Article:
Open source, Python based, fiber photometry data acquisition.
pyPhotometry supports data aquisition from two analog and two digital inputs, and control of two LEDs via built in LED drivers with an adjustable 0-100mA output. The system supports time-division multiplexed illumination which allows fluoresence evoked by different excitation wavelengths to be independenly readout from a single photoreciever signal. Assembled acquisition boards are available from the OpenEphys store
The pyPhotometry manuscript has validation experiments characterising system performance, and information about the multiplexed illumination acquisition modes. If you use pyPhotometry in a publication, please cite it.
If your experiments involve behavioural tasks, you may be interested in pyPhotometry's sister project pyControl, a Python based system for controlling behavioural experiments.
pyPhotometry has the following dependencies:
- Python 3
On a windows machine that does not already have Python installed, the simplest way to install Python is to download an installer from python.org. To ensure you can run Python files (including the pyControl GUI) by double clicking on them, select the options 'Add Python to PATH', 'Add Python to environment variables', and 'Associate files with Python' during installation. Note; selecting these options when installing Python will cause the Python version you are installing to take precedence over any other version of Python installed on the computer, so may break previous Python based workflows on the computer.
Once you have a working Python 3 installation on the computer, run the windows command prompt (cmd.exe) as an administrator and enter the following commands to install the required packages:
python -m pip install numpy python -m pip install pyserial python -m pip install pyqt6 python -m pip install pyqtgraph
pyPhotometry has been tested primarily on Windows 10 but in principle should be cross platform.
Download the latest version of pyPhotometry as a zip file from the releases page.
Unzip the file and you will have the following folder structure:
- GUI # Graphical user interface code. - uPY # Code that runs on the Micropython Microcontroller. - tools # Tools for importing pyPhotometry data. - data # Default data directory. pyPhotometry_GUI.pyw # Python script to launch the GUI.
Running an experiment
Connect a pyPhotometry acquisition board to the computer with a USB cable.
Load the GUI by running the file pyPhotometry_gui.pyw.
Select your aqusition board using the Serial port drop down menu and connect to the board with the connect button.
Select the data acquisition mode, for more information see the GUI user guide.
Press Start to start data acquisition.
Adjust the LED currents (and photoreciever gain if applicable) to bring the signals into the center of the 0 - 3.3V range covered by the analog inputs. Signals that exceed 3.3V it will be clipped. If the signal is very low the signal to noise ratio will be less good. When adjusting the LED current it is recommended to use the 'two colour continous' acquisition mode as this mode does not use baseline subtraction so the signal you see is the raw photoreciever voltage.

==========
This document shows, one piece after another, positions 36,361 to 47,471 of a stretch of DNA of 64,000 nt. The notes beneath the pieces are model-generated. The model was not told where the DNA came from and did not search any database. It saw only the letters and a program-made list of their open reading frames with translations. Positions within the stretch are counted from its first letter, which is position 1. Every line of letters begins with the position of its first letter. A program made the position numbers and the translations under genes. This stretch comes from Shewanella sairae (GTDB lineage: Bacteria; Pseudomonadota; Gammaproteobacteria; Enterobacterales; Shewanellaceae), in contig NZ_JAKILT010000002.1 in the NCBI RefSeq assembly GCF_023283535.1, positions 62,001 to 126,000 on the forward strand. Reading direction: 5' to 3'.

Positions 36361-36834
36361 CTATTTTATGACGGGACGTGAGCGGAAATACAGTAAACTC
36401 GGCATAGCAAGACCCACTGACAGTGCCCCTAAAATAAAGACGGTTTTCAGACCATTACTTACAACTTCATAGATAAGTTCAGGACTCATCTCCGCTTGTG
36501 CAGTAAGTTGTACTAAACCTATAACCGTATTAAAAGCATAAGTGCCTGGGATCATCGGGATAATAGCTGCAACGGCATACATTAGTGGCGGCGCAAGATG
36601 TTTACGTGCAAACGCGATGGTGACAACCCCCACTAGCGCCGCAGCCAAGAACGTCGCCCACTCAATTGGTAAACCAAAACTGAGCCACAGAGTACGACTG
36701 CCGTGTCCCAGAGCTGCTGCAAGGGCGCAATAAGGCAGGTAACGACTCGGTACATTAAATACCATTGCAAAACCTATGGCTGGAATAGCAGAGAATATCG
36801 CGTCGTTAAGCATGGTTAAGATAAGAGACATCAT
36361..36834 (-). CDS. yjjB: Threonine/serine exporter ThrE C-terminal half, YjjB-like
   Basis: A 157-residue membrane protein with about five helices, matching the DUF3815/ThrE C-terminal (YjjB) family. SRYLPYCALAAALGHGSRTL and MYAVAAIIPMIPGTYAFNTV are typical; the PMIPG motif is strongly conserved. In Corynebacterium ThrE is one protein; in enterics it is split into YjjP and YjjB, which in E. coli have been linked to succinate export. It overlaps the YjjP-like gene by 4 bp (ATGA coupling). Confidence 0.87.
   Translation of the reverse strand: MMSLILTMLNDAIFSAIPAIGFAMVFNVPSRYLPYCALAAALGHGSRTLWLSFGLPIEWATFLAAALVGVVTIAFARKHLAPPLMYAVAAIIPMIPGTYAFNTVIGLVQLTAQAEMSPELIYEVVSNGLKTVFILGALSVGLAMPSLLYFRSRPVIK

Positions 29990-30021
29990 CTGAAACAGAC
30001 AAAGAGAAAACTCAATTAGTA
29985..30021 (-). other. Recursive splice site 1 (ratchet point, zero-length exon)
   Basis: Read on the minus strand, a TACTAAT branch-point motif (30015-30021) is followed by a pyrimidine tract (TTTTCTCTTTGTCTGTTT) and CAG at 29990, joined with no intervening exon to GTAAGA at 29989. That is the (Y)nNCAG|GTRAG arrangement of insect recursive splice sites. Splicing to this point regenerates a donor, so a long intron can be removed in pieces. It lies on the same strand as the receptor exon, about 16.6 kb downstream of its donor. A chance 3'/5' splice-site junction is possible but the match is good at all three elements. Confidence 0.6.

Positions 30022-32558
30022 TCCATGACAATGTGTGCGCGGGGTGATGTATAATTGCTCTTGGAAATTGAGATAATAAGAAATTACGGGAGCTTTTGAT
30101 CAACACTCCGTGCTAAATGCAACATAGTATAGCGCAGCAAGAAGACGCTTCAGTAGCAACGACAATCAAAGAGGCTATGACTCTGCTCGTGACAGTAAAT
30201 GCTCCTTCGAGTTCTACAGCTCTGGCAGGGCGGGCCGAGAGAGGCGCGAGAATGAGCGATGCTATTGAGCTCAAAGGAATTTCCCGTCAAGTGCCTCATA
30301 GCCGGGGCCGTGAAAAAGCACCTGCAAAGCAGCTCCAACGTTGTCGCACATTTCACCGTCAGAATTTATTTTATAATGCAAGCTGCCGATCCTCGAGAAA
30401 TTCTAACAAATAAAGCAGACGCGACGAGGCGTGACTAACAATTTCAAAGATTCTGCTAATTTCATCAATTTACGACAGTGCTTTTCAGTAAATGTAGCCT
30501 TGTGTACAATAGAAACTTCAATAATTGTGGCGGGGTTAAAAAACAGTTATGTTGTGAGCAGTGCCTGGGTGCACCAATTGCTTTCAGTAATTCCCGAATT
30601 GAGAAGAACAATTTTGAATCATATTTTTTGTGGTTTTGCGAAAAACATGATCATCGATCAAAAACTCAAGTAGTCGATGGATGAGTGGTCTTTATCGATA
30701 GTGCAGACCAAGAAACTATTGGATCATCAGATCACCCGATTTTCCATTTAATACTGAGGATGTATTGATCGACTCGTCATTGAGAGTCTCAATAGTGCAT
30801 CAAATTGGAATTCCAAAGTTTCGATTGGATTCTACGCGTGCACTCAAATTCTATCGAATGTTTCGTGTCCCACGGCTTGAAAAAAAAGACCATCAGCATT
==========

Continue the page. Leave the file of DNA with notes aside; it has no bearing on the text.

To record data enter a subject ID and data directory and press Record.
For information on opening data files generated by pyPhotometry see Importing data.
If you are new to pyPhotometry, we recomend doing the following steps to build understanding of the signals, and test your optical setup is working as expected.
Put the system in 'Two colour continuous' mode and wave the fiber tip around, you should see the signal levels go up and down as the tip is oriented towards and away from light sources in the room.
Put the system in 'One colour time division' or 'Two colour time division' mode, depending on your whether you are using one or two phototdetectors. These modes use background subtraction, i.e. they subtract the signal level with the LED off from the value with the LED on, to remove the influence of background illumination. Therefore when you move the tip around the signal should stay constant (though if you point the fiber tip at a bright light, the background subtracted signal may drop to zero due to the raw signal saturating).
Even using background subtraction, and with nothing in front of the patch cord, the signal will not be zero due to autofluorescence from the patch cords themselves. The brightness of the autofluorescence depends on the illumination intensity and wavelength (shorter wavelengths typically evoke more autofluorescence). Increase and decreace the LED currents and check that the corresponding signal levels change.
Touch the tip of the patch cord onto a sheet of white paper, you should see the signal levels go up due to fluorescence of the paper.
If the above steps look good you are ready to try and record brain signals.